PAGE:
posted @ Tuesday, August 8, 2006 1:00 PM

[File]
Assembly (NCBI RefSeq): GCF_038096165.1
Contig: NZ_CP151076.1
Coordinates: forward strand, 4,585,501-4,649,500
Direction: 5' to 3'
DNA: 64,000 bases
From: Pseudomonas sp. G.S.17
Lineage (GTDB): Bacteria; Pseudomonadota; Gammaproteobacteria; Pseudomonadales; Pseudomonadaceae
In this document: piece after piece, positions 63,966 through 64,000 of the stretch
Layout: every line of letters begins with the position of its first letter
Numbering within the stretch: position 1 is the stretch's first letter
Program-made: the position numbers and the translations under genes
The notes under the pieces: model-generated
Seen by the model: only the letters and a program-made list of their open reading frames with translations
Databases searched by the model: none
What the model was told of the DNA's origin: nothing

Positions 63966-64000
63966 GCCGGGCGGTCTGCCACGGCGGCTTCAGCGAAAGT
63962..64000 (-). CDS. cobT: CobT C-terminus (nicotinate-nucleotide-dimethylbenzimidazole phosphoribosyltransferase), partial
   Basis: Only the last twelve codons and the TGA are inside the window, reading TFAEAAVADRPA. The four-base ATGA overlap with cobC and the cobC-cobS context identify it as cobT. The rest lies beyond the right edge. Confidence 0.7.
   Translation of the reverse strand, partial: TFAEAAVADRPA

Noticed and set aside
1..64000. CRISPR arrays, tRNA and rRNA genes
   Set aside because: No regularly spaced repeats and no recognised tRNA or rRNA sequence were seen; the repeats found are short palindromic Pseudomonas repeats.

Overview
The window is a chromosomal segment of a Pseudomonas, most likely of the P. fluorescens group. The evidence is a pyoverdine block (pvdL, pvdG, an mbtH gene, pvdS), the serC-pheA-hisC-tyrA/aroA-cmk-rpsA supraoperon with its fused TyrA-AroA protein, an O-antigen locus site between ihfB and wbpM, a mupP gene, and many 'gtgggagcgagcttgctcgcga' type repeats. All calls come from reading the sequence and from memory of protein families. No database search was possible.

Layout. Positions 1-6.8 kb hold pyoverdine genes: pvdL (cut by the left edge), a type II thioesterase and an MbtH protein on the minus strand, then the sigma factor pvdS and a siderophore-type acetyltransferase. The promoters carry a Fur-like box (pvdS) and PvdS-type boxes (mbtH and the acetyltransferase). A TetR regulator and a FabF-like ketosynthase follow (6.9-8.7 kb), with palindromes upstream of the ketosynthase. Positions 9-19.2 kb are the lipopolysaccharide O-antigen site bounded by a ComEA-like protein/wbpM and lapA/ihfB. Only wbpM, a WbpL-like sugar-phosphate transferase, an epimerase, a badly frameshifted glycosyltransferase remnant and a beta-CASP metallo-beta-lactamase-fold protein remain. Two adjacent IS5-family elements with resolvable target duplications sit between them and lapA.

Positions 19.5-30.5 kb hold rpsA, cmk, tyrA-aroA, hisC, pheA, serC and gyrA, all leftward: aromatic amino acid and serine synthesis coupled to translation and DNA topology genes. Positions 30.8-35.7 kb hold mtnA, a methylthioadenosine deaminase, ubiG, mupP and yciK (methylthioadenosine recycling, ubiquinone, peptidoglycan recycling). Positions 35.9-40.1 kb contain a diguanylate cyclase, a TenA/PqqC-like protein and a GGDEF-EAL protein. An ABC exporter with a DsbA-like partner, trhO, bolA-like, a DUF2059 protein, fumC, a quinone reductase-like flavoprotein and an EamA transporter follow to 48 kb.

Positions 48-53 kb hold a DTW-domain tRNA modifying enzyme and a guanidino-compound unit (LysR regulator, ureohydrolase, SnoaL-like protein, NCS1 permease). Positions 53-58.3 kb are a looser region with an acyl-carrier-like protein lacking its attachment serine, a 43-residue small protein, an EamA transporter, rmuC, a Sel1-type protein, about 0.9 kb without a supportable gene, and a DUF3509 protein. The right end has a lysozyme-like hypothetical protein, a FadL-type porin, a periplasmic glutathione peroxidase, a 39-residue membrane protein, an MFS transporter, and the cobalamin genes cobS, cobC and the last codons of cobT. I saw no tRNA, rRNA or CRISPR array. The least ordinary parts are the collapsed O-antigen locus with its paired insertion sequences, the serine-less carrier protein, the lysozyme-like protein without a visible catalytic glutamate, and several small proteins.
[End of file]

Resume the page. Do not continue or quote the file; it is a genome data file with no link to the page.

Our team adopted a continuous integration server a little over a month ago and we have been very happy with the results since. We were using Visual Source Safe as our source repository and CC.NET for a continuous integration server. A special "builder" account was created in VSS for CC.NET to pull down the source for each project it had registered. Our projects are set to trigger within CC.NET every 15 minutes. Over time, as we added more projects, CC.NET would report a failed build sporadically. The build error alluded to a VSS user specific log file that was inaccessible during the period of time CC.NET would try to access the repository. This file was locked during a parallel/previous build by VSS - this is a known issue and has been discussed on the CC.NET forums. All-the-while, we continued to have various issues with VSS that would cause us to reboot the repository server from time to time - totally unacceptable in my eyes. It was time for a better source control system to step up to bat, welcome Subversion to the team. I have been using Subversion for a while for personal projects, but as of Friday last week we have migrated our repository from VSS and our entire team is now using Subversion. Our CC.NET is running much smoother now, in fact we haven't had any issues as of yet. We are using AnkhSVN for Visual Studio integration and TortoiseSVN for integration within the Windows shell. I can gladly say goodbye to pessimistic locking for good now.